Transitional Risk: Customer Expectations

Although local customers are largely not yet demanding sustainability performance from their logistics partners, large international clients have already started expressing their expectations about the sustainability efforts of their logistics SME partners.

In a survey of multinational companies, some of which have supply chains in Singapore, 78 percent stated that they will remove suppliers that endanger their carbon transition plan by 2025. For Singapore-based suppliers, that could amount to a loss of USD 146.6 billion in revenues. Logistics sector players consulted are foreseeing a greater emphasis placed on sustainability in customer tenders in the coming year. This emphasis on sustainability set by MNCs will eventually trickle down to smaller logistics SMEs that indirectly serve them.

Transitional Risk: Government Policies

As Singapore works towards its national climate target of achieving Net Zero emissions by 2050, it has put forth various strategies and measures that will affect the logistics sector:

Carbon Tax

The carbon tax will be raised to SGD 25/tCO2e in 2024 and 2025, and SGD 45/tCO2e in 2026 and 2027, with a view to reaching SGD 50-80/tCO2e by 2030.

Implications: Although the carbon tax is currently only levied on facilities that emit at least 25,000 tCO2e, you will continue to experience higher electricity costs as the power generation companies that are affected by carbon tax might pass down the additional costs to their customers.

Vision of 100% Cleaner Vehicles by 2040

A. Commercial Vehicle Emissions Scheme (CVES)

  • Applies to all new and used imported Light Commercial Vehicles with maximum laden weight not exceeding 3,500 kg effective from 1 April 2023 to 31 March 2025
  • Commercial vehicles are categorised into three bands resulting in a SGD 15,000 surcharge for the most pollutive vehicles to a SGD 15,000 incentive for the least pollutive vehicles

Implications: There would be cost savings for the purchase of commercial vehicles that have the lowest emissions across the identified pollutant categories.

B. Enhanced Early Turnover Scheme (ETS)

  • Applies to Light Commercial Vehicles and Heavy Commercial Vehicles, with ETS for Light Commercial Vehicles ending on 31 March 2025
  • Replacement vehicles without tailpipe emissions will receive the highest incentives

Implications: The ETS incentive complements the CVES to bridge the upfront cost of electric Light Commercial Vehicles in CVES Band A.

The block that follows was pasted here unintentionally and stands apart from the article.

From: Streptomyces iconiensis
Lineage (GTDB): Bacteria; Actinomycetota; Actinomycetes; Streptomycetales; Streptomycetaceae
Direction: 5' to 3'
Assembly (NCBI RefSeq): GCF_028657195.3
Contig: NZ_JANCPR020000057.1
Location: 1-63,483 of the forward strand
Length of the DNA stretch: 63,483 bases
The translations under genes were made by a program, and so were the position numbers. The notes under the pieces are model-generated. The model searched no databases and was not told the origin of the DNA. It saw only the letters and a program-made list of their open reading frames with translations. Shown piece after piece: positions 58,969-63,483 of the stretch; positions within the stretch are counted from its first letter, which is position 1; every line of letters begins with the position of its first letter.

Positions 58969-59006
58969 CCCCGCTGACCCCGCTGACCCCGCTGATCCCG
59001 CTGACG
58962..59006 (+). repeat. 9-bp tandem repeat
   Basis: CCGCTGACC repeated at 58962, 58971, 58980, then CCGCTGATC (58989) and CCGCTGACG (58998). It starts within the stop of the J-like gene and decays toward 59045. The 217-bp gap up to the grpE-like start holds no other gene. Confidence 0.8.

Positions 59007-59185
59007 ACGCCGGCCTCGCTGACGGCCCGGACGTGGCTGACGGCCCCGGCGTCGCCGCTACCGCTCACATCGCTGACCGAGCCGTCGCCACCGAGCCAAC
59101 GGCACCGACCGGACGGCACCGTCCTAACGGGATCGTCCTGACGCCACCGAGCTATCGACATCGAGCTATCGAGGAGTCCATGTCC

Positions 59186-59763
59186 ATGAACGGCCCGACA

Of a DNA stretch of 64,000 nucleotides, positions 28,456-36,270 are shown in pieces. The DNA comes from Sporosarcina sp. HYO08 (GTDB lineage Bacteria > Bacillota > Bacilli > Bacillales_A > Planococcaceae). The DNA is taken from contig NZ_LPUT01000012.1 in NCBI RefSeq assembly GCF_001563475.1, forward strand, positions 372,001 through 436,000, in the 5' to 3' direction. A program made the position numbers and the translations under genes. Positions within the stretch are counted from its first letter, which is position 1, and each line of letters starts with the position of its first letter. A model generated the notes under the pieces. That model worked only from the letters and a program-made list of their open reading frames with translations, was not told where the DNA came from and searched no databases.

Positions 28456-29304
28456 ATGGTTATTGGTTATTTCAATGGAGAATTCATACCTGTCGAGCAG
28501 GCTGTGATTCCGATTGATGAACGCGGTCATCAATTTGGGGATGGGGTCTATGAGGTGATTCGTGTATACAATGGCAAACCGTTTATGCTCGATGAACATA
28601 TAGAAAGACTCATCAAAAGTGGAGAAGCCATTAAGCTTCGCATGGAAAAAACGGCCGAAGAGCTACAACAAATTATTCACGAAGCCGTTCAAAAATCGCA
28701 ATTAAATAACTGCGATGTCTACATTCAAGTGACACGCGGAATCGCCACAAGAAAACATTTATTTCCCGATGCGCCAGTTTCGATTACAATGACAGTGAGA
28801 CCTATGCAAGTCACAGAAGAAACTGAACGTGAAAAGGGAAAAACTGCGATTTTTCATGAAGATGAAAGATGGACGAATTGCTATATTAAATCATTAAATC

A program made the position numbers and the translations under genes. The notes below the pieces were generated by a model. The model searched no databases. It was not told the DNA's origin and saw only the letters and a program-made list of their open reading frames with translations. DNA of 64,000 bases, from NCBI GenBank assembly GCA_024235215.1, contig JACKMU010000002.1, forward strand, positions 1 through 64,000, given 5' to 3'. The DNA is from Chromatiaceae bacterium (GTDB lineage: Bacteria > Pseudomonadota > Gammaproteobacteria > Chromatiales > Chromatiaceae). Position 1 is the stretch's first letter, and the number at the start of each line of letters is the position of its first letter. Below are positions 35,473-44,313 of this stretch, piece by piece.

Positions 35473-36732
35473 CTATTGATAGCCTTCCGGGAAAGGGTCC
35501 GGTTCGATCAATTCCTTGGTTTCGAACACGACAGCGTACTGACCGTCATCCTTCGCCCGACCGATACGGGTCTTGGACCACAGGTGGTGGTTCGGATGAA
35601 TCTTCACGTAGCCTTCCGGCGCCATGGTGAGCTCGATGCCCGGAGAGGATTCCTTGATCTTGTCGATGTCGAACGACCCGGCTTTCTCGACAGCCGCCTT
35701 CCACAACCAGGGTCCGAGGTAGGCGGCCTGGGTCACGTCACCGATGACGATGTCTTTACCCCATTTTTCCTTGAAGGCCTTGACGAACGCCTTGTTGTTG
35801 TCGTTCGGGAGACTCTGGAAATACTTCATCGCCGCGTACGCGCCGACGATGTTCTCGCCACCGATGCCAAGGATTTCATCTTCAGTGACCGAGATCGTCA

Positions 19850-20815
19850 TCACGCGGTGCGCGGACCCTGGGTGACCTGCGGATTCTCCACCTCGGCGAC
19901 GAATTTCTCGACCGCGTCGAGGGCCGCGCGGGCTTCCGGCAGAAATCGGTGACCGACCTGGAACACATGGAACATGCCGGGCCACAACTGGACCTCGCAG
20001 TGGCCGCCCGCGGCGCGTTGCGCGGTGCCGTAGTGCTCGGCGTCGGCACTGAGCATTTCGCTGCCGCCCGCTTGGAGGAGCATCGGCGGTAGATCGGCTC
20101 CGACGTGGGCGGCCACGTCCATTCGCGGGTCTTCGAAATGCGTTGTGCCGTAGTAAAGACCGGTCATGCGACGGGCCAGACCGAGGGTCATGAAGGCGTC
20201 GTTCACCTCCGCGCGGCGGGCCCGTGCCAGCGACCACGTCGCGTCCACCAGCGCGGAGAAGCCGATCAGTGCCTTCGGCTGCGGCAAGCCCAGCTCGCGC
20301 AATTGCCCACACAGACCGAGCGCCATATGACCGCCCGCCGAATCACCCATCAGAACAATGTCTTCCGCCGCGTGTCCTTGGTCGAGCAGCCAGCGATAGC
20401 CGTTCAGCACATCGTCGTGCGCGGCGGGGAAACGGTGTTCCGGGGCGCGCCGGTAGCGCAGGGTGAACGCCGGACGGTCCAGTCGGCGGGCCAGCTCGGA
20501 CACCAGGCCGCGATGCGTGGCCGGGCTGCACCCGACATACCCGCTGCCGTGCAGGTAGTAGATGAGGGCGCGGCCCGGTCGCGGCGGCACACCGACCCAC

Sustainability Reporting Regulations

A. SGX Listing Rule 711A – Every issuer has to prepare an annual sustainability report on a ‘comply-or-explain’ basis, covering the below components:

  • Material ESG Factors
  • Climate-related disclosures consistent with recommendations of the Taskforce for Climate-related Financial Disclosures (TCFD). By 2024, issuers in the transportation sector cannot exclude this.
  • Policies practices and performance in relation to material ESG factors identified
  • Targets in relation to each material ESG factor identified
  • Sustainability reporting framework
  • Board statement

Implications: If your company is listed, or is under a parent company that is listed, you have to track your sustainability data and prepare a sustainability report, or face penalties by SGX.

B. Sustainability Reporting Advisory Committee (SRAC) Recommendations

Implications: The Sustainability Reporting Advisory (SRAC) was set up by ACRA and SGXRegCo, to advise on the sustainability reporting roadmap for Singapore companies.

After finalisation of the SRAC recommendations in 2024, large non-listed companies might also be subject to climate reporting, which could be cascaded down to smaller non-listed companies in 2030 and beyond. Reporting of Scope 3 for listed issuers would mean that Logistic SMEs need to report their Scope 1 and 2 data to their customers.

C. EU’s Corporate Sustainability Reporting Directive – From 2025, Singapore parent companies with EU subsidiaries that fulfils two of the listed criteria have to produce a sustainability report:

  • Net turnover of EUR 40 million or more
  • Balance sheet of EUR 20 million or more
  • Minimum of 250 employees

From 2028, there is an additional requirement for non-EU companies to report if the following criteria are met:

  • At least one EU subsidiary that is in scope (i.e. Listed on an EU regulated market or “large”) or at least one EU branch that generates more than EUR 40 million revenue in the preceding year
  • Consolidated net turnover generated in the EU exceeds EUR 150 million for each of the last two consecutive fiscal years

Implications: If you have a European subsidiary and fulfil the requirements under the Corporate Sustainability Reporting Directive, you will be required to produce a Sustainability Report.

Physical Risk: Government Policies

Climate change might pose physical risks to your business in Singapore due to higher temperatures and increased incidences of flash floods, which will lead to disruptions in operations and higher operating costs.

It is projected that Singapore may see increases in daily mean temperatures of 1.4°C to 4.6°C in the latter half of the century (2070-2099), as well as more intense and frequent heavy rainfall events . Record rainfalls were experienced in three months of 2021, leading to flash floods in various areas in Singapore. These may lead to delivery vehicles being delayed or re-routed, which can affect customer fulfilment and service levels. Flooding may also result in damage to delivery vehicles or customer products.

Higher temperatures will require increased air-conditioning use to cool warehouses to temperatures suitable for temperature-sensitive goods such as electronics or perishables. With the recent rise in electricity prices, higher energy consumption due to additional air-conditioning use would exacerbate costs in an already inflationary environment.